If you hire a person to manage your dairy�s reproductive program, or any other program, it will be easier for you and the hired employee if you can agree on the goals of the program, how the program will be done, and how it will be monitored. A TQM plan will establish exactly who is responsible for work and the approach allows constant feedback on job performance. A TQM plan will establish exactly who is responsible for work and the approach allows constant feedback on job performance. Importantly the employee becomes part of the team and can provide important insights on the day-to-day operation which you as a supervisor may not appreciate. The TQM plan becomes part of an employees job description and is the standard operating procedure for the dairy.

    Effectively hiring and supervising employees is more complicated than developing a TQM plan but the implementation of TQM short circuits a common failure in employer-employee relationships: poor communication of job expectations. The approach helps everyone on the dairy focus on the important issues of defining and achieving outcomes.

    TQM and Dairy Production

    Total Quality Management is an effective tool to help you simplify and organize your dairy. It requires that you as management (whether you own 40 or 4000 cows) define your enterprise goals and organize the dairy into systems. When you define your dairy systems, then you and your employees (this includes your veterinarian, AI technician, nutritionist, crop advisor, and anyone else you contract or pay for services) will define the processes and work to meet goals. Once the programs are implemented you must have records and monitors to follow your progress. The process is continual with constant feedback and communication with all members of the team. The most difficult part of the program is setting up the time to plan and outline the approach. Ultimately the time spent will result in a more satisfying experience for both owner and employees.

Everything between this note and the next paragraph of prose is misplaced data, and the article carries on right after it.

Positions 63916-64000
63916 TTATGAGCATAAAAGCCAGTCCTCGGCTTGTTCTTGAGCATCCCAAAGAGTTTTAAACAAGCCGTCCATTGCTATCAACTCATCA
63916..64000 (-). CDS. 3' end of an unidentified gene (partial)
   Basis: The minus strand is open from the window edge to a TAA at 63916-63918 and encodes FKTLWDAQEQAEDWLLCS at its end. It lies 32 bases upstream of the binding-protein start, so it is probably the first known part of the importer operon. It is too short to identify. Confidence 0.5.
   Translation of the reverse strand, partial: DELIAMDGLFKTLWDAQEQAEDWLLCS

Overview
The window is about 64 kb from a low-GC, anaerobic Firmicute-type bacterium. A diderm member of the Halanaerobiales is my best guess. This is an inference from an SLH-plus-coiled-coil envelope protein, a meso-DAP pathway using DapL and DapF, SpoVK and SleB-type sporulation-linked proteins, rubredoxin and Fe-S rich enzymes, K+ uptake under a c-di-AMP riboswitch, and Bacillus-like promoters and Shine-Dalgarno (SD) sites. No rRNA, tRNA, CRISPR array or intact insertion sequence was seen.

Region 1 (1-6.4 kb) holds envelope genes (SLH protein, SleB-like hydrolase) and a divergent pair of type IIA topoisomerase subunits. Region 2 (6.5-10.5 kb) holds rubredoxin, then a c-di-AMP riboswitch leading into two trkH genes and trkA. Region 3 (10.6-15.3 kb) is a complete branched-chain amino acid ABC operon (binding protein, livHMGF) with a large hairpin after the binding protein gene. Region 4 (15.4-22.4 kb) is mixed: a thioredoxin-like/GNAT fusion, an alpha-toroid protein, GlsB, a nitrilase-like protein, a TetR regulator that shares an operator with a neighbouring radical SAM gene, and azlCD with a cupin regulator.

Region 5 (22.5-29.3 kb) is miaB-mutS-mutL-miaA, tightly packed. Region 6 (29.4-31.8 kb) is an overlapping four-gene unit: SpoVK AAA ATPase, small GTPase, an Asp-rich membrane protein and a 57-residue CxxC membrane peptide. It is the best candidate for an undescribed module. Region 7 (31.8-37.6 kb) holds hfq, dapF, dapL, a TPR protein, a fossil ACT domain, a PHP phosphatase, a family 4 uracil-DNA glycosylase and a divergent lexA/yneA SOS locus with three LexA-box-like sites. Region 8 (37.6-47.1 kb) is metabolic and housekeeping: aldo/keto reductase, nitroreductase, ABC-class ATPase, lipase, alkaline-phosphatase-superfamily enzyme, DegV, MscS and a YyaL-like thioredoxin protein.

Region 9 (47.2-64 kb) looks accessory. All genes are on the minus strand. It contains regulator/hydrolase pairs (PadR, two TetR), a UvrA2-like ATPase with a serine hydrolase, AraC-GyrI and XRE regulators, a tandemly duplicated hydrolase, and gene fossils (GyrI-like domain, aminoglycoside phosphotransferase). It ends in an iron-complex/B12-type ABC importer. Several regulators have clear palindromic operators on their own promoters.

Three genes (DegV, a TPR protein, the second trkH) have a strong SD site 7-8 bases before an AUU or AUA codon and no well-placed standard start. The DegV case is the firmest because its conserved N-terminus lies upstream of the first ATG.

2. Compare Your Dairy Farm With NY Dairy Farms

    Jim Poulson
    District Specialist Farm Management 
    Northeast District Extension, Wooster, OH

    Ohio and New York dairy farms have many similarities. Therefore the 1999 New York dairy summary of business and financial records contains much information of interest to progressive Ohio milk producers. The NY analysis measures farm profitability, cash flow, financial performance, and costs of producing milk of 314 New York dairy farm businesses.

    Labor and management income per operator measures the return to one full-time operators labor and management. In the chart below, we see that in the first 7 years of the 90s labor and management income per operator never exceeded $20,000. Labor and management income per operator in 1998 jumped to an all time high of $55,000. 1999 was also a very good year for many milk producers with labor and management income per operator of nearly $43,000.

    Records are not yet available for 2000 but it is unlikely that profits were similar to 1998 or 1999. Therefore one must be careful when comparing year 2000 records with 1999 records. It is also important to note that the average herd size of participants in the summary increased from 107 cows to 224 cows during the last decade.

    The three hallmarks of a successful dairy (or any business) are: knowing the quality goals of the dairy, understanding the system so that work can be described and organized to meet the dairys goals, and managing the herd and workers so that goals are met. These three processes are interdependent so that quality goals dictate how work is organized which results in a management tool for the producer and dairy consultants. One method for doing this is Total Quality Management.